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Last Thursday, novelist Alexandra Fuller, the third speaker in the 2012-13 Babel speaker series sponsored by Just Buffalo Literary Center, presented a speech that made audience members question their true identities and their roles in the community.

The night began with Noah Falck, education director at Just Buffalo, highlighting the importance of teaching young people writing skills, and telling of the positive work Just Buffalo is doing in Buffalo’s public, private, charter and Catholic schools. Amira Almadrahi, a student at Southside Elementary School, then presented her original poem, highlighting the talent students in Buffalo have to offer.

Barbara Cole then introduced Fuller, telling of her “hard-hitting” work that not only contains universal themes but whose “brutally candid” tone evokes serious self-reflection.

Despite the formality of the setting at Kleinhans Music Hall, Fuller appeared comfortable and had no problem disclosing her inner feelings and triggers for her work. Additionally, even though the book that was the focus of her speech was “Cocktail Hour Under the Tree of Forgetfulness,” she touched on universal themes throughout her works, and her personal struggles.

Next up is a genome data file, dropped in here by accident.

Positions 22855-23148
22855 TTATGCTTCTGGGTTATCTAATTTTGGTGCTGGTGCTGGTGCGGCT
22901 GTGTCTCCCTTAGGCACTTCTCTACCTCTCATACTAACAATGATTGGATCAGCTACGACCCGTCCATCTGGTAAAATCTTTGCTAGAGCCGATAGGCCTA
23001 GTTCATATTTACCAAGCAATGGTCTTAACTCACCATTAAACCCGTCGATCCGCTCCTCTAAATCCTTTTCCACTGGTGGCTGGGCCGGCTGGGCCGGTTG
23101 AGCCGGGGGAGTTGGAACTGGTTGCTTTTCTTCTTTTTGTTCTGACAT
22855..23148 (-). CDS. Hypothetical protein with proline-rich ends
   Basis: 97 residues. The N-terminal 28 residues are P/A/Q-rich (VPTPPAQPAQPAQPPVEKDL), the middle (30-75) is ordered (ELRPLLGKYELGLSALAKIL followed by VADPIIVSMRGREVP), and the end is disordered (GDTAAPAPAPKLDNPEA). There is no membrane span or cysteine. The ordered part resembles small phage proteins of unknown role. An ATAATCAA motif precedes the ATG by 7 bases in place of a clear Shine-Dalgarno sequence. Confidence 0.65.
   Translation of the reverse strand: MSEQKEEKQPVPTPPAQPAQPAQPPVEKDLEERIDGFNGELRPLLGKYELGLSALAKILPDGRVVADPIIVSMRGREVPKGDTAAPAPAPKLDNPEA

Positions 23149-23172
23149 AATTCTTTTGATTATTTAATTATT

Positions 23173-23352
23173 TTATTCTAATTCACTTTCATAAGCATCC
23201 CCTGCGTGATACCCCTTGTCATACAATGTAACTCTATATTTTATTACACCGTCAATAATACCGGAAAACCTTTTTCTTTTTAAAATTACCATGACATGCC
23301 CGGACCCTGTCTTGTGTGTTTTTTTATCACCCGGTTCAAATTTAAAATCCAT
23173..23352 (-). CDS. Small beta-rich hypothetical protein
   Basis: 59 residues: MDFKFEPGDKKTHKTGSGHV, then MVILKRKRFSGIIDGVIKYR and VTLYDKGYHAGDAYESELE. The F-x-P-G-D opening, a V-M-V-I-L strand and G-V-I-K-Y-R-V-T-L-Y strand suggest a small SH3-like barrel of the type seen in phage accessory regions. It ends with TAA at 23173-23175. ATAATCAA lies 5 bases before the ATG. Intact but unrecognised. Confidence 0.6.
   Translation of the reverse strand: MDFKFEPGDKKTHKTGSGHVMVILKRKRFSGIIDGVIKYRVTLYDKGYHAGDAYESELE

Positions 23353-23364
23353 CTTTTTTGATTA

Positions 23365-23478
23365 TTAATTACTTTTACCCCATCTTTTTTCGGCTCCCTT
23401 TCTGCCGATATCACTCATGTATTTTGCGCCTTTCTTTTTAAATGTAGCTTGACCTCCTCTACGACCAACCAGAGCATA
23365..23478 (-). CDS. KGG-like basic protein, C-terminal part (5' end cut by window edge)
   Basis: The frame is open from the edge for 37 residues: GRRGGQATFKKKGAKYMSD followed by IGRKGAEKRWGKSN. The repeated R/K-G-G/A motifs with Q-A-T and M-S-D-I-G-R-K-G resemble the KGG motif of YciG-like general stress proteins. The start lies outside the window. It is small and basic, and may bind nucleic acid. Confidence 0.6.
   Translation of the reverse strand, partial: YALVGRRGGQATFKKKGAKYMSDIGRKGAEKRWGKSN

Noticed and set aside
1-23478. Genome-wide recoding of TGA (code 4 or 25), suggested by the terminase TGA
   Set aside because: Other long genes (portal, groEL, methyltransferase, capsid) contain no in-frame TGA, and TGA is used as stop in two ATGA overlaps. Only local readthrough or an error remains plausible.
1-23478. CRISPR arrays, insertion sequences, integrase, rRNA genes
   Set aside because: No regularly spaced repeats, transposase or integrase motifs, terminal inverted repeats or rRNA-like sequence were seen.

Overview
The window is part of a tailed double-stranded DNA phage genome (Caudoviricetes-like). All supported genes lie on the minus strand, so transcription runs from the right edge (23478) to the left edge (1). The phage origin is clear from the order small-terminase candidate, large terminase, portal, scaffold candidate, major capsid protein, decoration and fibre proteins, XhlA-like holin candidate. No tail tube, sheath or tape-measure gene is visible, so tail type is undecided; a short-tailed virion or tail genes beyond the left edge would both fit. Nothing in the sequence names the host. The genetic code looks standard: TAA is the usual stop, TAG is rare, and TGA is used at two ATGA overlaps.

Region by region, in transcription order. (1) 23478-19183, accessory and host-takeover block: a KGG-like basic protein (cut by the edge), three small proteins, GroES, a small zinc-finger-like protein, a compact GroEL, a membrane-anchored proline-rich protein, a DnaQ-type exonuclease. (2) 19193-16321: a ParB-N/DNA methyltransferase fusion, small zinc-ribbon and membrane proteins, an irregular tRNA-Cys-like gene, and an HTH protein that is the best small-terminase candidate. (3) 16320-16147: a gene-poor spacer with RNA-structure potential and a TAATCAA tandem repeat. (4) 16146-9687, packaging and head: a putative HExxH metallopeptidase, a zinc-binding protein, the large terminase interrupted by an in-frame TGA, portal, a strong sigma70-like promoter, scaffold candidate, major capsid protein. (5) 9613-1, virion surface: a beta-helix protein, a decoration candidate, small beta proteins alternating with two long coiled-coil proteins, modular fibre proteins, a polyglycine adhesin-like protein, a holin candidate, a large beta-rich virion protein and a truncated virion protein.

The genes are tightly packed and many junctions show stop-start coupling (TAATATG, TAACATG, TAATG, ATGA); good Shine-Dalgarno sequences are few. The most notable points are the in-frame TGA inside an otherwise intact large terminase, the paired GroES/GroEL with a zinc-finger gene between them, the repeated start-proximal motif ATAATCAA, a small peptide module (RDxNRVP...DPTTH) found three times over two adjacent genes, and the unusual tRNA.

Fuller spoke much about her family and how growing up in South Africa affected her development as a child and a writer. Fuller’s mother, who said she “wanted to produce a biographer,” always pushed writing on Fuller as a child and encouraged her to grow through her writing. Her comedic interludes regarding her sister, “the illiterate one,” provided comic relief that literary speeches often lack.

Fuller’s speech did not focus on one particular book but rather on the motives behind writing them. In the beginning of her career, Fuller said she was rejected several times and eventually told to “just write the truth.” The pure truth inspired Fuller to write about her people, Anglo-Africans. Fuller said despite the poor politics and indifferent parenting methods, she “loved her people.” However, after her first novel she distanced herself and eventually became an American citizen. Fuller said becoming a U.S. citizen has had a profound impact on her life. For the first time she was able to speak her mind about topics that were censored in her country.

Fuller’s sharing of intimate self-reflection forced audience members to reflect on their own lives and experiences.

Fuller said her goals through writing were to “make people feel uncomfortable” by discussing topics that may be off-limits to most. Her unusually open dialogue about her family dysfunction and racial tensions growing up provided a different take on the usual speech style. Fuller’s candid speech provided a thought-provoking presentation that highlighted familial and one’s innermost struggles.

Lillian Kahris is a sophomore at City Honors.